New Flood Insurance Requirements: What Does It Mean For Your Mortgage Loan?

Q: I had to buy a flood insurance policy to borrow money for my home. Do I have to keep it in force now and do I have to pay the full annual premium again?

A: If you presently own a home in an area designated as a flood zone, or if you purchase a home any time after Jan. 1, 2016, the subject of flood insurance will be familiar to you.

Flood insurance is not a new requirement on certain mortgage loans, but there have been recent changes that may affect your existing mortgage loan now, and will certainly affect any new mortgages going forward.  This is a good time to understand the obligation to keep continuous flood insurance coverage on your home.

New requirements for credit unions making mortgage loans became effective on Jan. 1, 2016.  But it’s possible you may not receive written notice until June 30, 2016 because that’s the deadline for larger credit unions to notify borrowers of their option to escrow flood insurance premiums and fees.

If your home is located in a flood zone according to FEMA’s Flood Insurance Rate Map, your obligation to carry flood insurance was clear to you at closing. As you already know, flood insurance is not included with your regular homeowners’ insurance policy.

Where To Get Flood Insurance

Homeowners must purchase a separate policy issued by the federal government’s National Flood Insurance Program. The cost of flood insurance varies widely, based upon the level of flood risk where a particular home is located. The average annual premium is $700, although premiums could exceed $350 per month for expensive homes along the coasts.

After the first year, borrowers occasionally forget to renew their flood insurance policy or they simply can’t pay for it in one lump sum as they did at closing. The new federal regulations are designed to fill in any gap created by accidental lapses or intentional cancellations in flood insurance coverage.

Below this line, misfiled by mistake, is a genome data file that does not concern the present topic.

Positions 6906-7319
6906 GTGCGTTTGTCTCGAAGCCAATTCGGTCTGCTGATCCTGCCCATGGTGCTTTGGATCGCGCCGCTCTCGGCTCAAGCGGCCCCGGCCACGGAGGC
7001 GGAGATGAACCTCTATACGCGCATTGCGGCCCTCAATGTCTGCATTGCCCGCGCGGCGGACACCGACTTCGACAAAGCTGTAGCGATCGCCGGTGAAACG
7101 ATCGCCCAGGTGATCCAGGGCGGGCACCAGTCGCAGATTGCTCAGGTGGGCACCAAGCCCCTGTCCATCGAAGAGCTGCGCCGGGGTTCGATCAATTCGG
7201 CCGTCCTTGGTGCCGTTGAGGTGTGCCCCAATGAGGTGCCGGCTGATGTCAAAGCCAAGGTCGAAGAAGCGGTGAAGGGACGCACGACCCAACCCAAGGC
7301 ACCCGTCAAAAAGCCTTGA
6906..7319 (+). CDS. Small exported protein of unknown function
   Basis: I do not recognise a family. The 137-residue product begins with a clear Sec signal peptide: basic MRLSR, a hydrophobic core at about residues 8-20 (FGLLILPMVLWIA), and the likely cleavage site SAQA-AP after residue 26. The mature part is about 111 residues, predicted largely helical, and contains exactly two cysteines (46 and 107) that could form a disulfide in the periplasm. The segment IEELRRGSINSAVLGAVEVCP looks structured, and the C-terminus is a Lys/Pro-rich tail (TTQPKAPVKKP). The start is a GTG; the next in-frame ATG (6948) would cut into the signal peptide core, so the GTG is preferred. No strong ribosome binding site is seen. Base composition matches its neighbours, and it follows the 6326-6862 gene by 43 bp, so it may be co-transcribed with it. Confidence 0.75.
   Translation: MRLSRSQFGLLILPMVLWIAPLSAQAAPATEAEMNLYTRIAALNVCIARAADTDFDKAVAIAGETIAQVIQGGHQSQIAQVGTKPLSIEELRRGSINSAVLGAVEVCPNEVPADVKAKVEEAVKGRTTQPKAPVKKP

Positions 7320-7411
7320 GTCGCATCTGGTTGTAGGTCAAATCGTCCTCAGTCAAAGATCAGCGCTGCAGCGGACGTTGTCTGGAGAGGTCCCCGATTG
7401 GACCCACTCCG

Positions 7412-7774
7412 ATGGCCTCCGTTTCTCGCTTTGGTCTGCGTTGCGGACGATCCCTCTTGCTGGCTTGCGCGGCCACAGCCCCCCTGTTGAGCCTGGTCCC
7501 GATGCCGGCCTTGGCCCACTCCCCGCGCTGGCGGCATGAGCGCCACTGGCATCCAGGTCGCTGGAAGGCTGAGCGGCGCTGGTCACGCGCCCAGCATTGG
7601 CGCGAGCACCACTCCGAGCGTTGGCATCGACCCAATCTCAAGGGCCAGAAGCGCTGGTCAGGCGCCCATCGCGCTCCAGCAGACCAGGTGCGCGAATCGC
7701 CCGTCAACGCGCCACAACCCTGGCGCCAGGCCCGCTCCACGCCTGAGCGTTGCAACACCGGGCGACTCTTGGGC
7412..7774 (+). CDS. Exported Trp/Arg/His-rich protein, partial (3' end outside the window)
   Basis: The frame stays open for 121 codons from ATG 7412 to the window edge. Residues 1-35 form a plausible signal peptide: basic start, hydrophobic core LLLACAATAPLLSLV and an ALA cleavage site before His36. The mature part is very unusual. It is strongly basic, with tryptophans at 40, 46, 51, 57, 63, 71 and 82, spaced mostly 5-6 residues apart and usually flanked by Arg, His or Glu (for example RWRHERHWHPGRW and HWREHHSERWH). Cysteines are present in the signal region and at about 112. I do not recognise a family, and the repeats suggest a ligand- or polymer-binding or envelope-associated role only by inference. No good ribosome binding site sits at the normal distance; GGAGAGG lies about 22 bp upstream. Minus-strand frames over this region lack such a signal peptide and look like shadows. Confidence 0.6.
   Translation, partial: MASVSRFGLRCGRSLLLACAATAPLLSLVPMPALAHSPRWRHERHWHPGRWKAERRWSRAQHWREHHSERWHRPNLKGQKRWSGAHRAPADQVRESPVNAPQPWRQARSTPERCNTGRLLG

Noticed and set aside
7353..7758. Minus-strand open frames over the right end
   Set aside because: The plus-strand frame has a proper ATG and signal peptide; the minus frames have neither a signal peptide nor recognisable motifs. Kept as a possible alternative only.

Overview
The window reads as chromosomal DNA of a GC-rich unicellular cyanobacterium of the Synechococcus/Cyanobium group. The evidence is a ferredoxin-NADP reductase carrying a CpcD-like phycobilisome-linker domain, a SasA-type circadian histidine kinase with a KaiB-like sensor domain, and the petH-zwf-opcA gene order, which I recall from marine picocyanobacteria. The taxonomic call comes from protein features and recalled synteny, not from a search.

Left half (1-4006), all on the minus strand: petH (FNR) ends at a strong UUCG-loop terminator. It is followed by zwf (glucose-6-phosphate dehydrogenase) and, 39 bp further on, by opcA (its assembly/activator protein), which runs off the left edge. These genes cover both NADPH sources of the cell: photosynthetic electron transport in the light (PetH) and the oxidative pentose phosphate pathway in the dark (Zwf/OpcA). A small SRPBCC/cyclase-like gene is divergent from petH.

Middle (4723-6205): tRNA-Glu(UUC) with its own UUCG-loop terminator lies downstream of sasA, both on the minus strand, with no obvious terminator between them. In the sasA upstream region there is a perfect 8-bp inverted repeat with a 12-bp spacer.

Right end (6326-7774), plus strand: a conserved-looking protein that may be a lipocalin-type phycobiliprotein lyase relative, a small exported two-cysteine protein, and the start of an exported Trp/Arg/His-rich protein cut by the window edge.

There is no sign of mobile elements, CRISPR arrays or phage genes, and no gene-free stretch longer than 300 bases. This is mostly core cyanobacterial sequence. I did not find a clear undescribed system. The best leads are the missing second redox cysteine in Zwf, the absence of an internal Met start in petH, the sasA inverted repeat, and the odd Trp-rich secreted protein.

Basically, mortgage lenders now have the obligation to “force-place” flood insurance on your property to avoid gaps in coverage, or to increase coverage whenever your policy value no longer meets legal minimums.

Force-placed insurance coverage is also called creditor-placed, lender-placed or collateral protection insurance because the lender contacts an insurance agent and sets up a new flood insurance policy for its own protection.  If you obtain a new mortgage or have an outstanding mortgage after Jan. 1, 2016, these new requirements very likely apply to you and your lender.

However, most credit unions with less than $1 billion in assets, as well as those with no federal or state requirements to deposit taxes, insurance premiums, fees or other charges into an escrow account during the term of any loan that’s secured by residential real estate are exempted from the new requirements.

It’s also worth noting that business, commercial and agricultural real estate mortgage loans are not covered under the new federal flood insurance escrow rule.

According to the National Association of Federal Credit Unions, the following language provides the gist of the new flood insurance escrow requirements:

“760.5(d) – Option to Escrow. This section informs credit unions that are not exempt from this rule to offer, make available and provide notice to borrowers about the option to escrow all premiums and fees for any flood insurance required for any loan secured by residential improved real estate or a mobile home that is outstanding on January 1, 2016.”

Why Flood Insurance Is Important

You might be wondering why the obligation to carry flood insurance and to escrow premiums to pay for it is so important. Here are the main reasons:

  1. Flood insurance is crucial for homeowners and lenders to recoup their losses after a flood.
  2. Flood insurance will be obtained by the lender if the homeowner lets a policy lapse or cancels it.
  3. Flood insurance obtained by the lender tends to be more expensive than the homeowner’s own policy, but the homeowner is required to pay for it by placing funds as part of their regular mortgage payment in escrow for the lender’s policy premium payments.
  4. Flood insurance premiums can be paid to your credit union, along with your monthly mortgage payment, if you choose not to continue your own flood insurance policy.
  5. Flood insurance is likely to be less expensive if you keep your own policy in effect rather than paying for it through your credit union.

Letting your original flood insurance policy lapse or cancel may now cost you more in premium dollars than you would otherwise have paid.

Does your mortgage loan require you to pay for flood insurance? Is your policy up to date? Now is a good time to check up on your flood insurance coverage.